_{ i }=

*G*

_{ i }+

*T*

_{ i }),

*b*

_{ i }denotes the portion of caching resources that SPS

_{ i }wants to buy from the BS (i.e.,

*b*

_{ i }=

*N*

_{ i }·

*q*

_{ i }), and \({{{n_i^{{\rm{cache}}}} \over {{n_i}}}}\) denotes the ratio of the requested cached objects to the total requested objects (related to the specific caching policies). There are many caching policies, such as least recently used (LRU), least frequently used (LFU), and user preference profile (UPP). The LRU (Sleator and Tarjan, 1985) replaces videos in the caching space that have been least used recently if the caching space is full. The LFU (Lee

*et al.*, 2001) caches the ‘most popular videos’ and discards the least frequently used ones by keeping track of the number of requests to each video. The UPP (Ahlehagh and Dey, 2014) caching policy uses the UPPs of active users in a cell to cache video objects. Although there are many caching policies, they have a common goal, which is caching the videos with the highest requested probability. The larger the requested probability of a video is, the higher the priority of caching by the SPSs.

*et al.*, 1999; Cha

*et al.*, 2009); the probability of accessing a video at rank

*k*out of \(N_i^{{\rm{total}}}\) available video objects can be expressed as follows:

_{ i }, \({\Omega _i} = \sum\nolimits_{j = 1}^{N_i^{{\rm{total}}}} {{j^{ - \beta }}} \)is a constant used to normalize the requested probability. A larger

*β*means that more requests are concentrated on a few hot video objects. Typically, the value of

*β*ranges between zero and one (i.e.,

*β*∈ (0, 1))(Breslau

*et al.*, 1999). In this case, if SPS

_{ i }wants to cache

*N*

_{ i }most popular video objects at the BS, \({{n_i^{{\rm{cache}}}} \over {{n_i}}}\) could be computed as follows:

*et al.*(1999), we can obtain \(\sum\nolimits_{k = 1}^{{N_i}} {{k^{ - \beta }}} \approx {{N_i^{1 - \beta }} \over {1 - \beta }}\). Thus, for Zipf-like distributions, the cumulative probability that one of the top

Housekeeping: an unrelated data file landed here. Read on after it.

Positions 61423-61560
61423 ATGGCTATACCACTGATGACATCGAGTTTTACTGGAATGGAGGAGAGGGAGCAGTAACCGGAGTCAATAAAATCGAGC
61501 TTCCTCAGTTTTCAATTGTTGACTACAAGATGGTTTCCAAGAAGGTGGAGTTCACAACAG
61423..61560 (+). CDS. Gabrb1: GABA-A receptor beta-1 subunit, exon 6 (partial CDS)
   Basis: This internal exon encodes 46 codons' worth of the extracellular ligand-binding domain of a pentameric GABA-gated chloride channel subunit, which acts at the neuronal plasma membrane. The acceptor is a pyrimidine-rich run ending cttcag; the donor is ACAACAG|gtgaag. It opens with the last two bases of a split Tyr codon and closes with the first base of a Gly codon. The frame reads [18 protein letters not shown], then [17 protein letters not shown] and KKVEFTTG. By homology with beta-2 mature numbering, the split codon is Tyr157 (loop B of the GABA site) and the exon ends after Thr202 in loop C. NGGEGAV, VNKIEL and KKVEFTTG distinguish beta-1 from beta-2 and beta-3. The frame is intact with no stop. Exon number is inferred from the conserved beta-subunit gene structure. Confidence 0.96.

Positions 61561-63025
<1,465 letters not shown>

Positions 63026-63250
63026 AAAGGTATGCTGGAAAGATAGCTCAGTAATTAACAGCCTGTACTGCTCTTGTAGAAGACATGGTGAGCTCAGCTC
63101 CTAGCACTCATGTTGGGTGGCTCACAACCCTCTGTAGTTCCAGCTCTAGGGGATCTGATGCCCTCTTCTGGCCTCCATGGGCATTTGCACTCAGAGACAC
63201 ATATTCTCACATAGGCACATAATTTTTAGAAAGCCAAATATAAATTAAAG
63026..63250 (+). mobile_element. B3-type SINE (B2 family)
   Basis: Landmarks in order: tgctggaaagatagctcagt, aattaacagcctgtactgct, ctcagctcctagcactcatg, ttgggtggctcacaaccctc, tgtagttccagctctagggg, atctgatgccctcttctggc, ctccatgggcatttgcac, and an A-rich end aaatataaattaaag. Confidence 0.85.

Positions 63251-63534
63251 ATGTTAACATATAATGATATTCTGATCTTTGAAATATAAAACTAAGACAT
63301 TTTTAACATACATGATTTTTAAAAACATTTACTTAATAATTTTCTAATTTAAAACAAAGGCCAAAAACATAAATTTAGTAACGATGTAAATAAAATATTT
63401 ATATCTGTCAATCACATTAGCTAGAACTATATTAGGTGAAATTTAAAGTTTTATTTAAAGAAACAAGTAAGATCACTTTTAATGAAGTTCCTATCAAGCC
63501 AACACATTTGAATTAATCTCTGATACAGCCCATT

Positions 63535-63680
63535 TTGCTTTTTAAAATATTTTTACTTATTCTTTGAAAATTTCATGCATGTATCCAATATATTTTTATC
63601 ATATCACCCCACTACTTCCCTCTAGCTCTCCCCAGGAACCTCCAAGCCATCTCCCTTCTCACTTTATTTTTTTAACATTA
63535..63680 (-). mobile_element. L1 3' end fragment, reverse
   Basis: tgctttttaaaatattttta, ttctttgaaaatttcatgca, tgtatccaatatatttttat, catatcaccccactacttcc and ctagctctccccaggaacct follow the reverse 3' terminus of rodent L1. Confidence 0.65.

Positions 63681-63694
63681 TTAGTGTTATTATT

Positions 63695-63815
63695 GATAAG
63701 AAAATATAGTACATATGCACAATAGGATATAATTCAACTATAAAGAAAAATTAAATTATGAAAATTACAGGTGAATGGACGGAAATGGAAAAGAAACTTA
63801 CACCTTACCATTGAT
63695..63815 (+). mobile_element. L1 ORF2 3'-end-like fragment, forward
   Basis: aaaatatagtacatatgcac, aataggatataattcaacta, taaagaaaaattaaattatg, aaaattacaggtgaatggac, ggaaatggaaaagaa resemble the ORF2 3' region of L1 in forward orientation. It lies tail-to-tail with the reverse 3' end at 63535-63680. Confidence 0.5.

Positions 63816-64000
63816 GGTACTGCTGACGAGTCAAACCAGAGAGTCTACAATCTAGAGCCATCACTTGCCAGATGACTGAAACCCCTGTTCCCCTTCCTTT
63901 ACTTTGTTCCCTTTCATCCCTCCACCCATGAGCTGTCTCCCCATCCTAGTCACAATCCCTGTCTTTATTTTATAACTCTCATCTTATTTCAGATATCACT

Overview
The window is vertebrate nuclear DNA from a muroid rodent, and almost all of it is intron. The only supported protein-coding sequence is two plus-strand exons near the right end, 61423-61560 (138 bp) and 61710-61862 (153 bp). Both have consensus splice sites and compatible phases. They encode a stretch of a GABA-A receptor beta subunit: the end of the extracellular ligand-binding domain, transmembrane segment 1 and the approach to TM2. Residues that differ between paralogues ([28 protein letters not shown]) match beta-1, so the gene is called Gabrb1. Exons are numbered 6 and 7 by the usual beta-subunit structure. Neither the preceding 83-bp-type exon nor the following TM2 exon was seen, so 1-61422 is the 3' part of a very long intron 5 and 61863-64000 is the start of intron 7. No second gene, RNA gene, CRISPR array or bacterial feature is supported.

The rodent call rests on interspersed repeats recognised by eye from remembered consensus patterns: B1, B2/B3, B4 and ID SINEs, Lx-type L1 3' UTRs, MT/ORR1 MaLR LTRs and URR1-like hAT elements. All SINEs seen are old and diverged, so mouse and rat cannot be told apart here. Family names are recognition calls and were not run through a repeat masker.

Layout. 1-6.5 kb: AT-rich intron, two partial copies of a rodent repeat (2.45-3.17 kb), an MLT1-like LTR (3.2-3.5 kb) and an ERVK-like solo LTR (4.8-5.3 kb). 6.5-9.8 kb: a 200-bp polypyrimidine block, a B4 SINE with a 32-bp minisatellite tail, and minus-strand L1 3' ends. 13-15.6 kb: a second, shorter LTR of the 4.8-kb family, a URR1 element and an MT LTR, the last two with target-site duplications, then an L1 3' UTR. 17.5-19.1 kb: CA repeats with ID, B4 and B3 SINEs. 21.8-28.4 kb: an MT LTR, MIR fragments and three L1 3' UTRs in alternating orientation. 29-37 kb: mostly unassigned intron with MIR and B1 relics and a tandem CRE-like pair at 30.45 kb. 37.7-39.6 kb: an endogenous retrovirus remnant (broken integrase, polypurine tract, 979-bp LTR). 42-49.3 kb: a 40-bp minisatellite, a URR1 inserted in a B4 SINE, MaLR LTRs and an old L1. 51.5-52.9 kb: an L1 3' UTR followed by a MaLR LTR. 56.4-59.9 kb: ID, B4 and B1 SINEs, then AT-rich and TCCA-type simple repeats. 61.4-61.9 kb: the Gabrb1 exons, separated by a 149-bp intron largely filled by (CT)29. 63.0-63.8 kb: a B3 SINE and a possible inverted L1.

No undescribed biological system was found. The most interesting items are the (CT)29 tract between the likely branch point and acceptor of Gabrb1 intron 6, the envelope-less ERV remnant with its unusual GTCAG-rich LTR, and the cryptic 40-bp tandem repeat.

*N*

_{ i }video objects is accessed could be given approximately as follows:

_{ i }can be computed as follows:

The Cournot game model has been built, and the equilibrium solution will be described in the next section.

## 3 Equilibrium solution of Cournot game and stability analysis

As mentioned in Section 2, we can model the problem of caching space sharing as a Cournot game. If we assume that each SPS can completely observe the strategies and the profits gained by the other SPSs, a simple static Cournot game can be modeled to solve the problem. However, this assumption is not practical; in other words, an SPS may not be able to observe the payoff of another SPS. Moreover, the current strategy adopted by another SPS may be unknown, and only the pricing information from the BS could be observed by SPSs. Based on the above situation, in this section, we discuss a dynamic Cournot game model. In this scenario, an SPS adjusts its strategy according to the variations in payoff because of the differential price charging by the BS. The goal of this caching resource sharing problem is to maximize the profit of all SPSs by using the equilibrium concept. In this section, we first introduce the dynamic Cournot game. Then we give the equilibrium solution and stability analysis of the dynamic Cournot game.

### 3.1 Dynamic Cournot game

*b*

_{ i }by using the marginal profit function as shown in Eq. (10). Let

*b*

_{ i }(

*t*) denote the strategy of SPS

_{ i }at iteration

*t*, and

*b*

_{ i }(

*t*+ 1) is defined similarly. Therefore, the relationship between the strategies in the current and the future iterations can be expressed as follows (Niyato and Hossain, 2007; 2008):

*α*

_{ i }is the learning rate of SPS

_{ i }and

Therefore, the dynamic Cournot game can be represented as shown in Eq. (12).

### 3.2 Equilibrium solution of dynamic Cournot game

An element in this set corresponds to the strategy of an SPS, and a strategy profile must include one and only one strategy for each SPS. For ease of analysis, we can also write \({\mathcal B}\) as (*b*_{ i }, \({{\mathcal B}_{ - i}}\)), where *b*_{ i } is the strategy of SPS_{ i }, and \({{\mathcal B}_{ - i}}\) denotes the set of strategies of all SPSs except SPS_{ i } (i.e., \({{\mathcal B}_{ - i}} = \left\{ {{b_j}|j = 1,\;2,\; \ldots ,\;M;j \ne i} \right\}\), *M*; *j* ≠ *i*}. Now, we analyze the Cournot game model to obtain the stable solutions called ‘Nash equilibrium’.

Nash equilibrium is a combination of optimal strategies, that is, \({{\mathcal B}^*} = \left\{ {b_1^*,\;b_2^*,\; \ldots ,\;b_M^*} \right\}\), where \(b_i^*\) denotes the best response of SPS_{ i }, whereby this participant cannot increase its payoff by choosing a different action given the other participants’ actions. It means that \({\pi _i}\left( {{b_i},\;{\mathcal B}_{ - i}^*} \right) \le {\pi _i}\left( {b_i^*,\;{\mathcal B}_{ - i}^*} \right)\), where \({{\mathcal B}_{ - i}^*}\)denotes the set of optimal strategies of all SPSs except SPS_{ i }. So, the Nash equilibrium in a non-cooperative game is a situation in which all of the players use the optimal strategies and none of them wish to deviate from the equilibrium (Dufwenberg, 2011).